One-way trade negates rate-rise gains

PUBLISHED : Monday, 08 March, 2004, 12:00am
UPDATED : Monday, 08 March, 2004, 12:00am

Shipping lines may be enjoying soaring freight rates but the increasingly one-directional nature of world trade flows means much of the benefit is not going to the bottom line.


A series of freight-rate rises has bolstered revenue in the notoriously cyclical industry but margins are being squeezed due to a widening mismatch in trade between Asia and the United States and Europe resulting in half-empty loads on return journeys.


Mark Page, director of global shipping consultancy Drewry, said as a result 20.5 per cent of boxes handled at the world's ports last year carried no cargo.


'We estimate the cost to the shipping lines for moving those empties to have been about US$19 billion, or about 17 per cent of their income,' Mr Page told delegates at the Terminal Operating Conference 2004 in Singapore.


On the transpacific route, cargo from Asia outnumbered return leg volume by a margin of 2.2 to one. The same trend is being seen in Europe where the mismatch shows up in a ratio of 1.7 to one, driven by an increasingly powerful euro.


Worryingly for the carriers the trend shows no sign of correcting despite China's rapacious demand for imported raw materials and foreign consumer goods by a highly acquisitive middle class.


Maersk Sealand chief commercial officer Peter Frederiksen said round-trip revenue on the Pacific had declined almost 7 per cent since 2000.


Then a round-trip voyage between Asia and the US generated about US$25,000 in revenue, with five boxes having to be repositioned empty back to the manufacturing heartlands, he said. Last year, the same journey was returning $23,000, with the carriers paying to ship six empties back.


Mr Page said there was no sign of the situation changing. 'I would suggest that the imbalances are here to stay and the carriers are going to have to learn to live with them,' he said.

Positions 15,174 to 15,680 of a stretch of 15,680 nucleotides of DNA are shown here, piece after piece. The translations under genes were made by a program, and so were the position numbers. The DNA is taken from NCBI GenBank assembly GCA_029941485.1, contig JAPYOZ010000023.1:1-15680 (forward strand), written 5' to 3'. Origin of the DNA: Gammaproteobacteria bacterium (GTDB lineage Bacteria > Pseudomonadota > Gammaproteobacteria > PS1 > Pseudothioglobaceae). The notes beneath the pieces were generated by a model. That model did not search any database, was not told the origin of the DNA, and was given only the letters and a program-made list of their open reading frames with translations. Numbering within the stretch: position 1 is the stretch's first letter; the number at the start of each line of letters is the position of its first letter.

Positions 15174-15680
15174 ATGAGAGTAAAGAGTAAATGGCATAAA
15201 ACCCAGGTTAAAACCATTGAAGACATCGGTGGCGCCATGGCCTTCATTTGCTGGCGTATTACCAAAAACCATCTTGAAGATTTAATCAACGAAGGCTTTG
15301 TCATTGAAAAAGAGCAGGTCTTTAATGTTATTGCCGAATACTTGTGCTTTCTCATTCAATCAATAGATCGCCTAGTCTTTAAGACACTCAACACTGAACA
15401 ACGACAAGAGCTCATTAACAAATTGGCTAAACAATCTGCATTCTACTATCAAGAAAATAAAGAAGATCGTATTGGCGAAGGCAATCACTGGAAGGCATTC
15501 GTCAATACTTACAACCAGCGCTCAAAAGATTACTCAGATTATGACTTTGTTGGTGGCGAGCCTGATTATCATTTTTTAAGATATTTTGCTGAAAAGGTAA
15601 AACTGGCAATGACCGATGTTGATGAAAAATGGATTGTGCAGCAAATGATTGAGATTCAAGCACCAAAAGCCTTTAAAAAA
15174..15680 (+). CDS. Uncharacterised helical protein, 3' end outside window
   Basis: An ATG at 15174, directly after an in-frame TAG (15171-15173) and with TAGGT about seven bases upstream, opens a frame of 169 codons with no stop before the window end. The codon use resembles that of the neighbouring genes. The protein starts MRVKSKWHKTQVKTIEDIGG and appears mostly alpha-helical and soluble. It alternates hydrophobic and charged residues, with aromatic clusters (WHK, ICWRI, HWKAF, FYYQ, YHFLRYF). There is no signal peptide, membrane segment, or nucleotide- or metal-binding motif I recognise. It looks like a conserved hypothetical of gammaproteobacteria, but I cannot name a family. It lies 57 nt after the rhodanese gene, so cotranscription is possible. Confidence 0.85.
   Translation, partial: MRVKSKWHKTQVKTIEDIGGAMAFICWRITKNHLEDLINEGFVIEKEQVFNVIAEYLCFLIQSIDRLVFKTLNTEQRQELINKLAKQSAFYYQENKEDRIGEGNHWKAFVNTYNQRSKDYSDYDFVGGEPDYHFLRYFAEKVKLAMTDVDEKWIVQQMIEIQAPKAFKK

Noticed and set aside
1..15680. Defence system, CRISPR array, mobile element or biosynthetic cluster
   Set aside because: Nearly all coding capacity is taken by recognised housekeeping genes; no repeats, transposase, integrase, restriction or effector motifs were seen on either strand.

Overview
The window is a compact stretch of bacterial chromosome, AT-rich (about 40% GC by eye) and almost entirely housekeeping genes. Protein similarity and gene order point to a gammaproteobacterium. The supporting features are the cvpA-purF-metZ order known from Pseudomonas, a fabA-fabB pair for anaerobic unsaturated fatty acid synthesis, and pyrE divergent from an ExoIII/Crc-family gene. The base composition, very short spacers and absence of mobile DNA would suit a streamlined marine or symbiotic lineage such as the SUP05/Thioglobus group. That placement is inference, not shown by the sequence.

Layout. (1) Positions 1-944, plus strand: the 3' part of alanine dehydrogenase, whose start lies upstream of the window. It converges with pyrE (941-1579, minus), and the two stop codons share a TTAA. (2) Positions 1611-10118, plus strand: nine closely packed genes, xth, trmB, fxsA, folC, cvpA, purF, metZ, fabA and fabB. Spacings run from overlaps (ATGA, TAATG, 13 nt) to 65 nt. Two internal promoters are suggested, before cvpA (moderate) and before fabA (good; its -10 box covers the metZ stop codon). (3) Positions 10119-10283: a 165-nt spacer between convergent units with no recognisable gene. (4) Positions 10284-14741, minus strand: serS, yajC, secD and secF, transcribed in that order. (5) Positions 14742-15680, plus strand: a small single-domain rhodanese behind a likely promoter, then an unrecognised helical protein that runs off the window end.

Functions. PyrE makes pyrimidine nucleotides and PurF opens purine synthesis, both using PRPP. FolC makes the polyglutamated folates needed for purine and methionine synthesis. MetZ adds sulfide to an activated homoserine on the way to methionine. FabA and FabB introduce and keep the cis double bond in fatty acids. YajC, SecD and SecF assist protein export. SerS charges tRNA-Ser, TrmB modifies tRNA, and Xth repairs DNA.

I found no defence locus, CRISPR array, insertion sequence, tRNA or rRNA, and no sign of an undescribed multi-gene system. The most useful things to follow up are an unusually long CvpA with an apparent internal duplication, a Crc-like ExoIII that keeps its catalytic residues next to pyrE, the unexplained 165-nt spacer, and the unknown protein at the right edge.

Carrier executives said they would look to increase freight rates, especially eastbound across the Pacific, but they had only limited success in gaining the first tranche of a planned US$900 per box increase.


Other options include cutting operating costs, better forecasting and more effective equipment usage through alliances with other carriers.


Mr Page said the issue also highlighted the waning benefits of shipping alliances. Three of the top five carriers in terms of capacity operated as independents.


'The alliance concept is somewhat fraying at the edges. If [Mediterranean Shipping] Evergreen and Maersk can all apparently find it possible to operate profitably as independents, how long can it be before the larger members of the existing alliances follow suit?


'The Grand and New World alliances are almost seven years old, which by industry standards makes them eligible for the gold watch,' he said.


The industry and the analysts who watch it have traditionally been poor at forecasting the crest of the peak, or the depth of the next depression, making fleet management less than effective.


Ron Widdows, chief executive of American President Lines (APL), the NOL Group's container shipping arm, said: 'We have never got our predictions right, not even close. [The industry's] tendency to equate this into business plans may explain some of the problems we've had in the past.'


NOL Group last month revealed the volatility of the container trades when it turned 2002's net loss of US$330 million into a record $335 million net profit after exceptional items.


But Mr Widdows said there was a limit to cost cutting. 'At APL, our turnaround was more a factor of how we addressed our cost issues than the increase in rates. But there is a point at which you cannot reduce anymore without impacting your service quality.' Most agree, however, the future looks bright on a two-year horizon.


With shipyards crammed with orders for new vessels - tonnage representing about 40 per cent of the existing fleet awaits delivery - consultant BRS Alphaliner projects a comparative 9.9 per cent jump in nominal capacity this year, and 11 per cent next year.


Such an expansion matches closely with Drewry's demand forecasts for an 8.4 per cent expansion this year and 10.2 per cent next year, numbers that underlie industry optimism.


When demand exceeds supply it allows carriers to charge more for their transport services, but does little to address the growing cost of a widening trade imbalance.